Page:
The art of conversation is a dying one.
Through technology, we have developed a new, default mode of communicating that is as substantial as our attention spans. Texts, memes, Tweets, WhatsApp messages — we fire our digital missives just as quickly as we switch between apps, never quite letting the seeds of a meaningful connection grow. And what we get at the cost of empathy and honesty, the fruits of those connections, are likes, retweets, emoji reactions and other such online interactions that we call “engagement”.
Even our face-to-face engagements are being disrupted; so much as the presence of a phone can decrease the quality of a conversation. And it’s universally agreed that hanging out with someone who is on their phone is one of the worst feelings in the world. The act even has an ugly name to go with it: “phubbing”.
A slew of new card games, aimed at getting people to really talk to each other, are the unlikely heroes of this 21st century tragedy. They come with prompts and questions that gently prod its players along a path of vulnerability and intimacy: What is an idea you strongly believe in? If you had 24 hours left to live, who would you be with? How are you, really?
Opening up about yourself can seem more terrifying than summoning a spirit on a Ouija board, but if you play your cards right, the experience can be as cathartic as a therapy session — something that most of us could use, anyway. Consider these card games as a way to work through the sense of isolation that technology has left many of us with, and that the pandemic has only exacerbated. They are win-win games, after all: You’ll get to know your loved ones better, and maybe discover something about yourself as well.
If you’re going on a first date that isn’t a Zoom call, or hanging out with a group of friends, or simply want to spend some meaningful time with your family, try out one of the card games below. Just remember to put away your phones.
Header photo credits: So Cards
We’re Not Really Strangers, known simply as “WNRS”, is the most popular game on this list, boasting some 3 million fans on Instagram. It has even been played by celebrities like Hailey Bieber and Penn Badgley.
The game is simple enough: You and up to five other players sift through three levels of the iconic red cards, centred on perception, connection and reflection respectively. In response to the final card, players leave each other a handwritten note that can only be opened after they part.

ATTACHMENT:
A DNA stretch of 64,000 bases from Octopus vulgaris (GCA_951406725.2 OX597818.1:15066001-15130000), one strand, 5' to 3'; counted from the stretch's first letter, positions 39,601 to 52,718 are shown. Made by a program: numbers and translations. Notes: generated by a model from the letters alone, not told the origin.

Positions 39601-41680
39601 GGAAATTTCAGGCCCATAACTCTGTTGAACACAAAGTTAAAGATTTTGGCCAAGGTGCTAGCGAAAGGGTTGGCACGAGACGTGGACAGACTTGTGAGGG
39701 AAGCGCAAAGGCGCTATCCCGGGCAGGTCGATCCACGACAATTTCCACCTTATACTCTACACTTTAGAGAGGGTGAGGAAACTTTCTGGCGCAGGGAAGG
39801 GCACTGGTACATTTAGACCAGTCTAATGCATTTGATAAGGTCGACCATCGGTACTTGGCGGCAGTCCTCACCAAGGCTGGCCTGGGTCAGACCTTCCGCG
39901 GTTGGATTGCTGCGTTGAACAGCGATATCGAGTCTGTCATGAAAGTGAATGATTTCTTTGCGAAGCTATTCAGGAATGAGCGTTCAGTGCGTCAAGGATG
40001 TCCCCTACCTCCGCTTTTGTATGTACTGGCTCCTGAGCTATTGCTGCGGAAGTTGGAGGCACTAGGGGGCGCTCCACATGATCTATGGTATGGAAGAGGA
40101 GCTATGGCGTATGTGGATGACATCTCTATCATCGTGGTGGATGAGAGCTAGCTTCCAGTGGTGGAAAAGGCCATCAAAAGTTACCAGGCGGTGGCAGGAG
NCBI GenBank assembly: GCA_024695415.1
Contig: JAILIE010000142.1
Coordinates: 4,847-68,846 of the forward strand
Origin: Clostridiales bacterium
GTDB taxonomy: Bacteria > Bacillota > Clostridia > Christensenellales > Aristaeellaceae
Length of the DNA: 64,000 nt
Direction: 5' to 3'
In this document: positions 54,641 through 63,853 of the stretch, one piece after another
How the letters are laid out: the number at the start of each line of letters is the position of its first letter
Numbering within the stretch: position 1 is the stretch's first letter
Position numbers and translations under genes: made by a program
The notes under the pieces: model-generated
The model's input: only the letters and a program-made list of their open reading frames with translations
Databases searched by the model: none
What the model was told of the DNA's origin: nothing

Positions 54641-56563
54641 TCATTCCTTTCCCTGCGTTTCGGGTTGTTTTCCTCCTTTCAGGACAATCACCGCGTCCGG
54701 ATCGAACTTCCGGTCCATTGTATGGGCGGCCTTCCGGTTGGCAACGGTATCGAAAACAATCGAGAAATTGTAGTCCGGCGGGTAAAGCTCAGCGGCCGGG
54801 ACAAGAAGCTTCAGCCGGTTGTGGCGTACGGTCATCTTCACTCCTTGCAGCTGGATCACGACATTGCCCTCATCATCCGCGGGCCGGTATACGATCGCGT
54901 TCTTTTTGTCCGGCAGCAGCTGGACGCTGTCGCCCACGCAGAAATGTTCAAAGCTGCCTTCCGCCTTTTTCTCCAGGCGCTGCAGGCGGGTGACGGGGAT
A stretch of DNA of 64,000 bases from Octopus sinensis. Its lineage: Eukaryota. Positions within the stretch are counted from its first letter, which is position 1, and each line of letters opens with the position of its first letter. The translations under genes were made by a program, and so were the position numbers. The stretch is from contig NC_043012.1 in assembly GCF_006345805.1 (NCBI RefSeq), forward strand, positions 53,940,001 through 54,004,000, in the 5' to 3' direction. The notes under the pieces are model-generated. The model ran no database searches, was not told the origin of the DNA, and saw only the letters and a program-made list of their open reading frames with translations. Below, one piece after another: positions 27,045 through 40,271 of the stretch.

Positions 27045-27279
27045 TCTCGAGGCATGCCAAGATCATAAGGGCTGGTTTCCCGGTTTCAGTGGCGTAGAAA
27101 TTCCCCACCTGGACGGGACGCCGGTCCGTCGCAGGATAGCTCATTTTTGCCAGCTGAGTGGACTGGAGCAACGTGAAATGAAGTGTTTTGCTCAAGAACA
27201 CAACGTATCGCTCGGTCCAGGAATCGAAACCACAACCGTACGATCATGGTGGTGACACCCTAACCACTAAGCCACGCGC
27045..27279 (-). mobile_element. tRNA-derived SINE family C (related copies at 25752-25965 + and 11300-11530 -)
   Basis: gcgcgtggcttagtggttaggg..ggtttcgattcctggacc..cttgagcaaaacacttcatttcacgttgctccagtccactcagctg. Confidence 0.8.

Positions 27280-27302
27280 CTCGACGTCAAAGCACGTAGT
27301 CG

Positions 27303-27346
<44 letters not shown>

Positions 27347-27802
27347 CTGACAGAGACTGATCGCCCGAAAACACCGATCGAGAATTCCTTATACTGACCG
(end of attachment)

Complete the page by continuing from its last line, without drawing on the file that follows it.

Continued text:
There are 150 questions and “wildcards” in the mix, but you can always expand your collection with the Honest Dating and Relationship packs, or the new, limited-edition Valentino pack.
(Photo credit: We’re Not Really Strangers)
For a more light-hearted approach to heavy conversations, try Uncurated.
The colourful card game features three rounds of questions, some of which are playful (“What emoji do you use frequently?”) and positive (“What is something that brings out the best in you?”). These will ease everyone into the hard-hitting cards in the later rounds. (Get ready to confront your imposter syndrome, kids.)
Through the 50-card deck, you and your loved ones will hopefully share a sense of connection, self-awareness and empathy with each other.
(Photo credit: Uncurated)
Hate small talk? Skip it with Big Talk.
Meant more as an icebreaker game between strangers and acquaintances, the white cards feature an array of questions ranging from the universal to more personal ones. The former is great for talking about topics other than the weather, while the latter might bring forth more meaningful life anecdotes to help bridge the gap between you and the other players.
For an idea of the kind of questions that could come up, watch this clip of Billie Eilish taking on some Big Talk cards on her own.
(Photo credit: Big Talk)
So Cards creator Miguel Luis discovered that great conversations often start with one good question (hint: it’s not “How are you?”). In his deck, he offers 52 of them.
Meant to be played among family, friends, couples or even strangers, So Cards suggests different modes of playing. The “Classic” mode lets everyone answer the same question, and the person with the best answer picks the next card. “If I Were You” encourages players to answer not as themselves, but as the person who picked the question card. “Power Hour” adds alcohol into the mix, with players taking a shot of beer before answering the question within a minute.
While the standard edition is great for parties and first meetings, you could also try your hand at So Cards’ Unstuck Yourself cards if you’d like to dig even deeper, or get to know your partner through the the More Than Friends deck.
(Photo credit: So Cards)
If you’re a fan of School of Life’s beautiful, animated Youtube videos that marry philosophy and self-help, you’ll love its Connect card game.
Aimed at encouraging couples to “remember why you matter to each other”, the set features a dice and 100 question cards that cover categories such as appreciation, aspiration, desire, forgiveness and growth.
The cards won’t go easy on you and your partner; expect prompts like “When appreciative friends discuss us, what do you think they might celebrate in us?” or “The trick to understanding why I can sometimes be difficult is to remember that…” And, because this is a deck for grown-ups, you’ll also find sex-related questions to help rekindle your affection for one another.
(Photo credit: School of Life)